I do appreciate the working assumption: that children are capable of learning and appreciating more than simple Bible stories. Buck Denver and his crew take on concepts such as “redemption,” “salvation,” and the Christian “canon,” and they do so quite well. I suspect there are many adults as well who need refresher courses in these concepts.
In short, if you are looking for VeggieTales retold, look elsewhere. What’s in the Bible? is a more grown-up kids series. It is, however, a great way to introduce kids to more complicated Biblical ideas and to go beyond Bible stories. I would recommend for parents and children to watch together if possible. I would also recommend this series for Sunday school classes, vacation Bible school curricula, even as a supplement to grade school and possibly junior high age lessons.
I think you will be surprised by how easily complex matters are handled and explained. Enjoy!
Buy What’s in the Bible from Amazon?
- Buy What’s in the Bible? Episode 1-In the Beginning from Amazon
- Buy What’s in the Bible? Episode 2-Let My People Go from Amazon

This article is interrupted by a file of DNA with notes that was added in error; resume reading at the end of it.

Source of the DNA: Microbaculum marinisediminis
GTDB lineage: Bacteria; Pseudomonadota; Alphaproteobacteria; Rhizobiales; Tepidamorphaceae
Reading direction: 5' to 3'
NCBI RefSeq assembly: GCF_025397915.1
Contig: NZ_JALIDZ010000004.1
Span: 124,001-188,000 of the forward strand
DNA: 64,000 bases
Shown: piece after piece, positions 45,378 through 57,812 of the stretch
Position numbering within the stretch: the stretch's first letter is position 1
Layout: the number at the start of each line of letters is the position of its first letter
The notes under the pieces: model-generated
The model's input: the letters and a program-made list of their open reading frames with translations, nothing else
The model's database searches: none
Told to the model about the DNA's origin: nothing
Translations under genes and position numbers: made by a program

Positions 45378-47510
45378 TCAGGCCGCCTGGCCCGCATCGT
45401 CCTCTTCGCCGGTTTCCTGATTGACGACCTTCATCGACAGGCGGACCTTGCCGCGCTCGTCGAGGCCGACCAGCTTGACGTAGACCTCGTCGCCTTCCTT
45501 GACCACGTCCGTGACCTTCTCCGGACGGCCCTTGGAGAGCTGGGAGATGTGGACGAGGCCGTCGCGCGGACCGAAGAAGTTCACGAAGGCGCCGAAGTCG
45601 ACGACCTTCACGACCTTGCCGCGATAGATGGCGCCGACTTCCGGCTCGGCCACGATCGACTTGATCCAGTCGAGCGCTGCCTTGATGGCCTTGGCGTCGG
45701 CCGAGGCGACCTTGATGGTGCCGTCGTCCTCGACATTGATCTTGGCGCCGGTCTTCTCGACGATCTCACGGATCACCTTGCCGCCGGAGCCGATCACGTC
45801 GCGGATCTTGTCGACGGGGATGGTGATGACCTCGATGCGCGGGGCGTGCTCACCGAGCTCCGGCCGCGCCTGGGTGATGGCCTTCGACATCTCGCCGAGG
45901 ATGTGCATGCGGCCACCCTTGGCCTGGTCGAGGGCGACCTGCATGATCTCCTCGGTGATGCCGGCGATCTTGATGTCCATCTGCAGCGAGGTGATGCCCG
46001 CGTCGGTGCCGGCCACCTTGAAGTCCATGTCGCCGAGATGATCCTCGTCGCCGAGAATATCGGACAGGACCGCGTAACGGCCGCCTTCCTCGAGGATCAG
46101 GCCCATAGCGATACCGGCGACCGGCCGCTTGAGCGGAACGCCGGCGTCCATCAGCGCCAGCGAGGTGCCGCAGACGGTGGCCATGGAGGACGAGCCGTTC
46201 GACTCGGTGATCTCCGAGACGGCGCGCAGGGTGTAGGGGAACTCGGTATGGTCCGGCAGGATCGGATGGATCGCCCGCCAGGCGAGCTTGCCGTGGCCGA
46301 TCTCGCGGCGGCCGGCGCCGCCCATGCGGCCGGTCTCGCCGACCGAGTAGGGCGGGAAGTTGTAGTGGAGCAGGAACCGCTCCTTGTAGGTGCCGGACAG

The winners of the What’s in the Bible? Giveaway are:
Chris Rodgers (Disc 1) and Jaci (Disc 2).
Hooray for Chris & Jaci!
Your gift certificates will be on their way directly. A bit of advice (from previous winners), you will have better luck presenting the gift certificates at a Christian bookstore (such as Mardel, for example).
Thanks to everyone who participated.
Stay tuned for my reviews.
As the proud parent of a 20-month old VeggieTales addict (and as a 36-year old “Silly Songs with Larry” addict myself), I can honestly say I was tremendously excited when asked to review What’s in the Bible? It’s a welcome break from the stack of books on Genesis that have been looming, awaiting their review.
What’s in the Bible? is a new DVD series from VeggieTales creator Phil Vischer designed to walk kids and families through the entire Bible. The 13 DVD-series will release beginning March 1, 2010.
I have been asked to review the first two episodes, and I have gift certificates for the first two episodes to giveaway. If you have kids, grandchildren, nieces and nephews, or if you are just a kid at heart, you should enter to win these videos.
I will post my reviews on Monday, March 15, 2010.
- US residents and mailing addresses only.
- All you have to do to enter is leave your name in the comment section below. I will post the winner on Monday, March 15, 2010 at 5:00 pm (CST). The winner will then contact me with their mailing info and I will ship the gift certificates.
- You can earn extra entries by linking to this contest on facebook, twitter, or in a blog post about this contest – one extra entry per link up to five. Let me know where you have linked to this contest so I can verify it and give you extra entries.
The goal for this week was to cover two chapters, but we only made it through chapter 8. I suppose it was a little ambitious to try and cover chapters 8 and 9, but 9 will just have to wait until next week.